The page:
Now What?


The tone of Beijing’s rhetoric has changed, notes Richard Baum, a leading China specialist at the University of California in Los Angeles. The decibel-level of harsh anti-Chen polemic has subsided, replaced by a mood of “grim determination”, Baum said in a Yale Review article. “Before a tiger attacks, it remains calm and quiet,” one Chinese scholar told Baum.

Numerous US analysts believe that China’s military is close to reaching the capability it sees as necessary for an attack om special forces in Taiwan before the US Navy could execute its 30-day “surge” of massive reinforcements to the region – a Chinese version of US Defence Secretary Donald Rumsfeld’s “shock and awe”.

The decisive moment could come even as early as Taiwan’s elections for its legislature this December, when Chen’s Democratic Progressive Party is expected to sweep out many of the conservative Kuomintang (KMT, Chinese Nationalist) oppositionists who have so far protected the existing constitution that sees Taiwan as part of China.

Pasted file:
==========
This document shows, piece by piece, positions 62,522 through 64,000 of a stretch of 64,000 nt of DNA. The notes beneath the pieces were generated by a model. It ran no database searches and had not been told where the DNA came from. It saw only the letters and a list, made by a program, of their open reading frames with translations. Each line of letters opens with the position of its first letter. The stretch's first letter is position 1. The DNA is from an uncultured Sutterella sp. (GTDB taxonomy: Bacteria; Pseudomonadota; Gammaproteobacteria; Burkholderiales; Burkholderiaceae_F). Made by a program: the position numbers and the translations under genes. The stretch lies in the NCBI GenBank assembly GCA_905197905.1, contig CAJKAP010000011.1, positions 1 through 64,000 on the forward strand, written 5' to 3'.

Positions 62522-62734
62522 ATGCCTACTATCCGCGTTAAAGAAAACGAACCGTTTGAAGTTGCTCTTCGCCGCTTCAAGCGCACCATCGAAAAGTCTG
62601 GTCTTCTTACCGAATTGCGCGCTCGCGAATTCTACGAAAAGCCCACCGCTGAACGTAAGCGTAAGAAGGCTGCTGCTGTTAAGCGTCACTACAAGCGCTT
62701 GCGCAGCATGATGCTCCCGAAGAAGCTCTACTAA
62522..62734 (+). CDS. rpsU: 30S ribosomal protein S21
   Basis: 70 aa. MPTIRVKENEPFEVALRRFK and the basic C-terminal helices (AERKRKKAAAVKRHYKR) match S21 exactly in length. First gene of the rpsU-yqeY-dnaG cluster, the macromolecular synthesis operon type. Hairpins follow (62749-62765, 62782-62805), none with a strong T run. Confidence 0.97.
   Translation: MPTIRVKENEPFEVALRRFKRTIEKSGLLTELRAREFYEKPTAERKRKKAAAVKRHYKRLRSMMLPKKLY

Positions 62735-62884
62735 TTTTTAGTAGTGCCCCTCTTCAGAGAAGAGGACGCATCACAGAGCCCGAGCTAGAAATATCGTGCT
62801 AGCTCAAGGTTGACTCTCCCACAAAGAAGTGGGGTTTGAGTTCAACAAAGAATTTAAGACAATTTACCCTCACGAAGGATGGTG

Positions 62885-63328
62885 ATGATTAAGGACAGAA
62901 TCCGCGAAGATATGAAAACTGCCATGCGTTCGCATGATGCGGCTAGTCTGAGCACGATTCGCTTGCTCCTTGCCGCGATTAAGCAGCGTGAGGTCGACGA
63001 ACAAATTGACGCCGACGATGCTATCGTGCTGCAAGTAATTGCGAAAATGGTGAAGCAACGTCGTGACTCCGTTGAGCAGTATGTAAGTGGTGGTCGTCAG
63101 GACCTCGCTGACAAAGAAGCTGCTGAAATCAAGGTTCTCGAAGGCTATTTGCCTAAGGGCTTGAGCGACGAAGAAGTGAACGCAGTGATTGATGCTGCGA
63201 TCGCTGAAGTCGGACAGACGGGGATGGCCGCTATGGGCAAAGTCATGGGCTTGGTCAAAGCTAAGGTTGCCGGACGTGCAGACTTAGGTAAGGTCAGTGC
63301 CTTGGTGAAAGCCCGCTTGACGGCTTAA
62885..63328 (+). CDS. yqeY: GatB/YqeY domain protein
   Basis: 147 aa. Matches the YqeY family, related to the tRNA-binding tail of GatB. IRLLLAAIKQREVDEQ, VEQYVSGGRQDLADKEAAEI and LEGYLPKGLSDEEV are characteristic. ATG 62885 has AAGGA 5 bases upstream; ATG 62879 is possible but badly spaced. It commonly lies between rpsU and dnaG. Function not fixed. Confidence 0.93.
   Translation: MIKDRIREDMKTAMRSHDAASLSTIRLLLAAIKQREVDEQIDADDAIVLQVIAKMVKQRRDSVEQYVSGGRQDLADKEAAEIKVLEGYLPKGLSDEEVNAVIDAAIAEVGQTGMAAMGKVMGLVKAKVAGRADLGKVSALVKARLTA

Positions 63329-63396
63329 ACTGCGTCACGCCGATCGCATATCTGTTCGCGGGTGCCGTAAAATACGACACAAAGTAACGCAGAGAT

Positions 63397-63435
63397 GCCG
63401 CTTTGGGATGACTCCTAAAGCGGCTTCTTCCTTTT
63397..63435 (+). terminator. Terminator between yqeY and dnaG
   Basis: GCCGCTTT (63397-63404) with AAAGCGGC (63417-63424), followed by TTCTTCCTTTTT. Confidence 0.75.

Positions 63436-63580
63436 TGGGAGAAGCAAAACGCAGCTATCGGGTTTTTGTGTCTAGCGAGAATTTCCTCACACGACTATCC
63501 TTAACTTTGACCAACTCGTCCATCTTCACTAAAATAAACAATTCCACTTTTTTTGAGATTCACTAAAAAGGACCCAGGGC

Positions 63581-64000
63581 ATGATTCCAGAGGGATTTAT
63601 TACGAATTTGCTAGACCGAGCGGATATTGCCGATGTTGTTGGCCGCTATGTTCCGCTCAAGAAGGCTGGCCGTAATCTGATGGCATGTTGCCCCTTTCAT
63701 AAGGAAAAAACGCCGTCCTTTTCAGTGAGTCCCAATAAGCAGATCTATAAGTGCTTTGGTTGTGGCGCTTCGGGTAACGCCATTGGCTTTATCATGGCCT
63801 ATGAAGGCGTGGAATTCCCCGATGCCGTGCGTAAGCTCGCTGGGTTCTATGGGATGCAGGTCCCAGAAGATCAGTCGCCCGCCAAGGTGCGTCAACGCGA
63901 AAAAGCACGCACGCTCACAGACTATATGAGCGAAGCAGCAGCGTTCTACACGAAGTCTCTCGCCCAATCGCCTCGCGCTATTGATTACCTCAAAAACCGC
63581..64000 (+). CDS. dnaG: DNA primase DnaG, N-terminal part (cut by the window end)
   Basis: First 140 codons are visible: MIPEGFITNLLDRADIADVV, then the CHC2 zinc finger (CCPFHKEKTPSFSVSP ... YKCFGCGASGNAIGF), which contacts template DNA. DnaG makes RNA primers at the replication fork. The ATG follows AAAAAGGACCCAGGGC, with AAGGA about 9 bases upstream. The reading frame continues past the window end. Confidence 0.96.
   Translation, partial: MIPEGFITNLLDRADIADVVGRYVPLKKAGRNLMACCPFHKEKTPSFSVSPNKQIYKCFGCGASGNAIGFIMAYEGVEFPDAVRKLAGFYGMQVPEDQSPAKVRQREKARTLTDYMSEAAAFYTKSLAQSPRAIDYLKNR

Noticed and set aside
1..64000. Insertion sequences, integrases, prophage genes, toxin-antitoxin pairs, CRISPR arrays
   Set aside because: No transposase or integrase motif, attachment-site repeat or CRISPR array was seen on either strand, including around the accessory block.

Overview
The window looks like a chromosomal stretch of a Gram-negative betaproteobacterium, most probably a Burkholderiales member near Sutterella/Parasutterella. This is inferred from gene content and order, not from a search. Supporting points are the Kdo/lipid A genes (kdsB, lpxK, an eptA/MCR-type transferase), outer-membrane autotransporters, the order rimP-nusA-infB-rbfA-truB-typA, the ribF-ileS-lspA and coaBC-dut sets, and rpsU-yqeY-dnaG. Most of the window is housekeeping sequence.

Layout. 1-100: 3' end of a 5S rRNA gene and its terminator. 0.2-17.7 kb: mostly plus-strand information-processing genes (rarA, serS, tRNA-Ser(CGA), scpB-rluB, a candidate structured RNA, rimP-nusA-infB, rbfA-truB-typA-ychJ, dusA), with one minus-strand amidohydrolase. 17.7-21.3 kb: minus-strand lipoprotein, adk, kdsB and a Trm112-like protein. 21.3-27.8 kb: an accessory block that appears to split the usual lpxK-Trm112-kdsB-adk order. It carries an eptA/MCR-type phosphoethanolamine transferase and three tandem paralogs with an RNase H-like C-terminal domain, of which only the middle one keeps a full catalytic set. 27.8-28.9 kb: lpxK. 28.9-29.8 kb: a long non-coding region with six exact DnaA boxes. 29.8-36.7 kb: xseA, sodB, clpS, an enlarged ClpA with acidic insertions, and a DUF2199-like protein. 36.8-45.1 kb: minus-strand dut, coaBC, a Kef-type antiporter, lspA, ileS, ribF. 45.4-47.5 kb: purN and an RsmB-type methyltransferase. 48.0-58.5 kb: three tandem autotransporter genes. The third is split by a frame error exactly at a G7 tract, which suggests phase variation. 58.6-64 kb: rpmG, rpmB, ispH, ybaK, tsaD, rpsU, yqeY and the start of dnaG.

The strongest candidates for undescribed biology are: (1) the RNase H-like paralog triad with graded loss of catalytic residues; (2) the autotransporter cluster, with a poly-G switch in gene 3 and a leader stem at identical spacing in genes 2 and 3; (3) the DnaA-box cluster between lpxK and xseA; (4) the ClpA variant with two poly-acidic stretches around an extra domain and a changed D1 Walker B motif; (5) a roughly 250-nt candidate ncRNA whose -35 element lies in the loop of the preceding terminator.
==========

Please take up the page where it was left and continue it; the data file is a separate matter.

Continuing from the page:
But most see 2006, when Chen introduces his constitutional reforms, as a critical time. Repeatedly, in recent months, Chinese spokesmen have warned that any price – large casualties and physical damage, broken diplomatic ties, economic reverses, and disruption of the 2008 Olympics in Beijing – will be paid to prevent Taiwan declaring its independence.


We’ve talked here about China and Taiwan before, and I’ve explained why I don’t think China will invade the ROC. (Not, however, to preclude military actions short of war, or a war without an actual invasion.)

But stories like this one have me thinking I could be wrong.


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